Radio host Frank Harden has died after decades on the air in D.C.
Harden, one half of the WMAL show "Harden and Weaver," died Friday in Chevy Chase, the radio station announced. He was 95.
"Harden and Weaver" was created in 1960 and covered news, weather, traffic and more. The show featured an array of imaginary characters, played a morning march and once played a morning hymn.
Harden is remembered as a familiar voice to many in the D.C. area.
"People tell me all the time how they grew up listening to 'Harden and Weaver,' getting their school announcements and lost pet calls, and listening to the morning march. They really were a big part of folks’ daily lives," Harden's son, Bob, told WMAL.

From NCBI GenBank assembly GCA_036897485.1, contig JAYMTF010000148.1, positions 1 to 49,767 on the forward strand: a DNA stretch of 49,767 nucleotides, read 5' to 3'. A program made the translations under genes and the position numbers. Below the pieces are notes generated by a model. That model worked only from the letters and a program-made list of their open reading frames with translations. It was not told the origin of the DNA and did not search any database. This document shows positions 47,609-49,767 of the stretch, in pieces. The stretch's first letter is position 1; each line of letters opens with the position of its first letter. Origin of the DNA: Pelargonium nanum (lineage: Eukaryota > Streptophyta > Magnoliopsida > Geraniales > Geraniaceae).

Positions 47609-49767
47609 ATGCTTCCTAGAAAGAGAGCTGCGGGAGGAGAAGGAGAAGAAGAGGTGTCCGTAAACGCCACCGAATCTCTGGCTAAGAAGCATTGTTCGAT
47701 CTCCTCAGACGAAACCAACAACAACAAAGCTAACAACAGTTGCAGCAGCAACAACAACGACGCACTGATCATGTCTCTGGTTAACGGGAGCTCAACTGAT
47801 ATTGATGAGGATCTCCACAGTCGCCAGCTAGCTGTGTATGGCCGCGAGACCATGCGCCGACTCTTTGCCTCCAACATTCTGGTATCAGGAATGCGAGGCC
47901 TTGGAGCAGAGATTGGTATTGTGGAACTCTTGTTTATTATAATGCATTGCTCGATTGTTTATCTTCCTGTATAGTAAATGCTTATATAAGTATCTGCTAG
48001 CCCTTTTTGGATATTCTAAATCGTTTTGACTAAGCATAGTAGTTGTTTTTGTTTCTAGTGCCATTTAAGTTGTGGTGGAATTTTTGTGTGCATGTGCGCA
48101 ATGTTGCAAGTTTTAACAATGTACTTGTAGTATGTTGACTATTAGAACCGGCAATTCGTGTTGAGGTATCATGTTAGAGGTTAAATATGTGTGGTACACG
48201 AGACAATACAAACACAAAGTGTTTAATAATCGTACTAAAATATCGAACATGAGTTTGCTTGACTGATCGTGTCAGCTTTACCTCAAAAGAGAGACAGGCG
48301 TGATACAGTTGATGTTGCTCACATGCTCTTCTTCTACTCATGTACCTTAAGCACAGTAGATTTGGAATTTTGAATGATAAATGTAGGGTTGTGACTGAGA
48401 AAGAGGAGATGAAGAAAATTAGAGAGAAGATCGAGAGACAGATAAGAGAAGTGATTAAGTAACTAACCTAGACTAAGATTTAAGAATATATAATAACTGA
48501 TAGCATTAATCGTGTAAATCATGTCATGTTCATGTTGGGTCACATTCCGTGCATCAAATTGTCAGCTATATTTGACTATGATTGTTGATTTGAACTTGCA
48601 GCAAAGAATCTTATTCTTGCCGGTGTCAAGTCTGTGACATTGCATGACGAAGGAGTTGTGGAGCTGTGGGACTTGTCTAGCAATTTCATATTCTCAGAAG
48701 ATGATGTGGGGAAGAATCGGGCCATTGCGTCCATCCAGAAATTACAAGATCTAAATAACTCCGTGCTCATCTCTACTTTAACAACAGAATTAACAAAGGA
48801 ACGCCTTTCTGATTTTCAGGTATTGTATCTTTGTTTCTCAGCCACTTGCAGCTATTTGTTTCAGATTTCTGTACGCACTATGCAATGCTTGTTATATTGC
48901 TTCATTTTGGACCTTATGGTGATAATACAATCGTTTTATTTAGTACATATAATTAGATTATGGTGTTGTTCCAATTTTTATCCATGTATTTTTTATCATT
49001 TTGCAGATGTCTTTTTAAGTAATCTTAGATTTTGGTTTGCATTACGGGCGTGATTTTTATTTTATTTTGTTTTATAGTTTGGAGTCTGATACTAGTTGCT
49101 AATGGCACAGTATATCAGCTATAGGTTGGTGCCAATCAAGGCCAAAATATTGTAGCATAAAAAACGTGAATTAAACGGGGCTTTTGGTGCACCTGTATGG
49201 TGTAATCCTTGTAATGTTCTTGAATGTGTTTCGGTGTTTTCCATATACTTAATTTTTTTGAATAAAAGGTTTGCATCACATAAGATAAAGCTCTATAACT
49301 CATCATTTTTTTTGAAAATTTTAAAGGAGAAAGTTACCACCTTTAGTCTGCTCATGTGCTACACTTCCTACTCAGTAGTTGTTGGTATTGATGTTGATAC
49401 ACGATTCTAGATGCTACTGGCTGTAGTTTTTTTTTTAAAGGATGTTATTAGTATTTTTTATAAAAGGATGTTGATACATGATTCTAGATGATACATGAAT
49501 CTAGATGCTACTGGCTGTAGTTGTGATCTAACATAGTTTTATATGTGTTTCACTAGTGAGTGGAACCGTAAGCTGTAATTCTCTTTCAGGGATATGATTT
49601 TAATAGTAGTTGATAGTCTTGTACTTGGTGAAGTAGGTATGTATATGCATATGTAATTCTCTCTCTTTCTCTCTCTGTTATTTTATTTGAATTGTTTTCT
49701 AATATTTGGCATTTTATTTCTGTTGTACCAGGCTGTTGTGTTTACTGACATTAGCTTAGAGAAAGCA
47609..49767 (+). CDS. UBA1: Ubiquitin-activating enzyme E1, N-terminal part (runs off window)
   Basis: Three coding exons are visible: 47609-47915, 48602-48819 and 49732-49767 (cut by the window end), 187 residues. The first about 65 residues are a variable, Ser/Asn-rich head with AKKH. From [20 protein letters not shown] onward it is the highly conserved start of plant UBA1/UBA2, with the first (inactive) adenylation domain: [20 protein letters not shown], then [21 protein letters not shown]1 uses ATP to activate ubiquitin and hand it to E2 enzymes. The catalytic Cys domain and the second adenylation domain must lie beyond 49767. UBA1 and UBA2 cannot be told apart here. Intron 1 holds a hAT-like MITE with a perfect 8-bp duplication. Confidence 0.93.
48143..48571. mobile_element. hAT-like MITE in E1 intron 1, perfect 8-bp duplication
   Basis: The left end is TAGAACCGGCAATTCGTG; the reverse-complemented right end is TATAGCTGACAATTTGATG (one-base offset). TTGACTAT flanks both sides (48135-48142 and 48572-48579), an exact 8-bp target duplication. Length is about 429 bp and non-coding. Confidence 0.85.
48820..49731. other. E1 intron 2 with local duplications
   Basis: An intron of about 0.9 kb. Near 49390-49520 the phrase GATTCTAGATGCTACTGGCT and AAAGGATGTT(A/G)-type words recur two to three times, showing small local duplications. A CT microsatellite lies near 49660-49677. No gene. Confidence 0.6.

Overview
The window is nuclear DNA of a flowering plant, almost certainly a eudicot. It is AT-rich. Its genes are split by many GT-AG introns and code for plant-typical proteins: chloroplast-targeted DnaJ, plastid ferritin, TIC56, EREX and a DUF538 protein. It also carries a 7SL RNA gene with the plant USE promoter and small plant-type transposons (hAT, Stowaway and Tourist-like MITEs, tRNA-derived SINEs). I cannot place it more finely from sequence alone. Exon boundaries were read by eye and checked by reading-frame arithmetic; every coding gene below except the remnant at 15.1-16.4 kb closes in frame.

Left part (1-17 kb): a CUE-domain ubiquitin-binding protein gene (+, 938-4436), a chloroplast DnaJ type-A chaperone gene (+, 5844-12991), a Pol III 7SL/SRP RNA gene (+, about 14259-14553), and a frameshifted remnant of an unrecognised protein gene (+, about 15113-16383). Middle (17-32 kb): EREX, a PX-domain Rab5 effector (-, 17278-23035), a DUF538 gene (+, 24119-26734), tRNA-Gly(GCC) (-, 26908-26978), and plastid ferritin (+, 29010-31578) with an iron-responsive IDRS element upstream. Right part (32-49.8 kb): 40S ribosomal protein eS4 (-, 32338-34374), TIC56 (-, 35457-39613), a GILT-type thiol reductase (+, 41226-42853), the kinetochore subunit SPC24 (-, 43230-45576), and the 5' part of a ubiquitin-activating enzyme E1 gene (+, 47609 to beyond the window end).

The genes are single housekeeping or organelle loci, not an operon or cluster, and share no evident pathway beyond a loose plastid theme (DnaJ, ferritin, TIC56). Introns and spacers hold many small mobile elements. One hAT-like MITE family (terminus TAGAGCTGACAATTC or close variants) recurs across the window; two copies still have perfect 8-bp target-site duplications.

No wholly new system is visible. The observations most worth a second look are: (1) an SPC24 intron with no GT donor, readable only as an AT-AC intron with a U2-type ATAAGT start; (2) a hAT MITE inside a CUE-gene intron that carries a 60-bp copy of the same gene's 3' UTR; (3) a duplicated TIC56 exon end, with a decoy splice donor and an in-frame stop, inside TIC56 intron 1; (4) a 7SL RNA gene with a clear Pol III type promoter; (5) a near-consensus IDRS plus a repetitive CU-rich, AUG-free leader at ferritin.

"For Washingtonians of a certain age, Harden was the last link to the capital of row houses with green-and-white awnings," a Washington Post reporter wrote after Harden signed off from his show.
"With little quips mixed in among the announcements of school closings on snowy days, Harden evoked the Washington of an era when high school sports meant as much as the Redskins. In Northwest Washington, some real estate agents still refer to the brick colonial Miller houses of the 1930s and '40s as 'WMAL-type houses,'" Post reporter Marc Fisher continued.
Harden retired in 1997, after 50 years at WMAL.
He is survived by his wife and their extended families.